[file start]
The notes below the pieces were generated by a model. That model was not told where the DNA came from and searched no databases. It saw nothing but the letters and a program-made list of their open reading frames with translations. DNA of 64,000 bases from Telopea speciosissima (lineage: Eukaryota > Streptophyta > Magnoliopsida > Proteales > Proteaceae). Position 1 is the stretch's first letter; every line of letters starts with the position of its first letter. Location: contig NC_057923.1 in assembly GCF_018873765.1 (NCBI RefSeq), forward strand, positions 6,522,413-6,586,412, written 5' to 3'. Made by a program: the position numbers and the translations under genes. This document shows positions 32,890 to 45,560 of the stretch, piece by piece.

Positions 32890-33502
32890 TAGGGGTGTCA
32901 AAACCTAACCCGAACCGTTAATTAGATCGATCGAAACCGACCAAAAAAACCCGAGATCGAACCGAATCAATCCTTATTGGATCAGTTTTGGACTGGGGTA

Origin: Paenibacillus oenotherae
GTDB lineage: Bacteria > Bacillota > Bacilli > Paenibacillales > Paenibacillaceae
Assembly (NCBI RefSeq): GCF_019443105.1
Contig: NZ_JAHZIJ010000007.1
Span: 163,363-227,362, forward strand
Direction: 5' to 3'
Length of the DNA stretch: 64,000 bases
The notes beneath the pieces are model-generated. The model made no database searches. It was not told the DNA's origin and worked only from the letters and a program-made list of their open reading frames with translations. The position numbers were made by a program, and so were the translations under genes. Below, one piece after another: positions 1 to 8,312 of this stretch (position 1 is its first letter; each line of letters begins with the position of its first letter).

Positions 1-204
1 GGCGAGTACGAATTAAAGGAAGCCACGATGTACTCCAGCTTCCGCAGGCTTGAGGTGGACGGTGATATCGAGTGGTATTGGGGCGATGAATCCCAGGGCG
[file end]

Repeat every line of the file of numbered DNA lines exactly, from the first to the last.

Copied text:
The notes below the pieces were generated by a model. That model was not told where the DNA came from and searched no databases. It saw nothing but the letters and a program-made list of their open reading frames with translations. DNA of 64,000 bases from Telopea speciosissima (lineage: Eukaryota > Streptophyta > Magnoliopsida > Proteales > Proteaceae). Position 1 is the stretch's first letter; every line of letters starts with the position of its first letter. Location: contig NC_057923.1 in assembly GCF_018873765.1 (NCBI RefSeq), forward strand, positions 6,522,413-6,586,412, written 5' to 3'. Made by a program: the position numbers and the translations under genes. This document shows positions 32,890 to 45,560 of the stretch, piece by piece.

Positions 32890-33502
32890 TAGGGGTGTCA
32901 AAACCTAACCCGAACCGTTAATTAGATCGATCGAAACCGACCAAAAAAACCCGAGATCGAACCGAATCAATCCTTATTGGATCAGTTTTGGACTGGGGTA

Origin: Paenibacillus oenotherae
GTDB lineage: Bacteria > Bacillota > Bacilli > Paenibacillales > Paenibacillaceae
Assembly (NCBI RefSeq): GCF_019443105.1
Contig: NZ_JAHZIJ010000007.1
Span: 163,363-227,362, forward strand
Direction: 5' to 3'
Length of the DNA stretch: 64,000 bases
The notes beneath the pieces are model-generated. The model made no database searches. It was not told the DNA's origin and worked only from the letters and a program-made list of their open reading frames with translations. The position numbers were made by a program, and so were the translations under genes. Below, one piece after another: positions 1 to 8,312 of this stretch (position 1 is its first letter; each line of letters begins with the position of its first letter).

Positions 1-204
1 GGCGAGTACGAATTAAAGGAAGCCACGATGTACTCCAGCTTCCGCAGGCTTGAGGTGGACGGTGATATCGAGTGGTATTGGGGCGATGAATCCCAGGGCG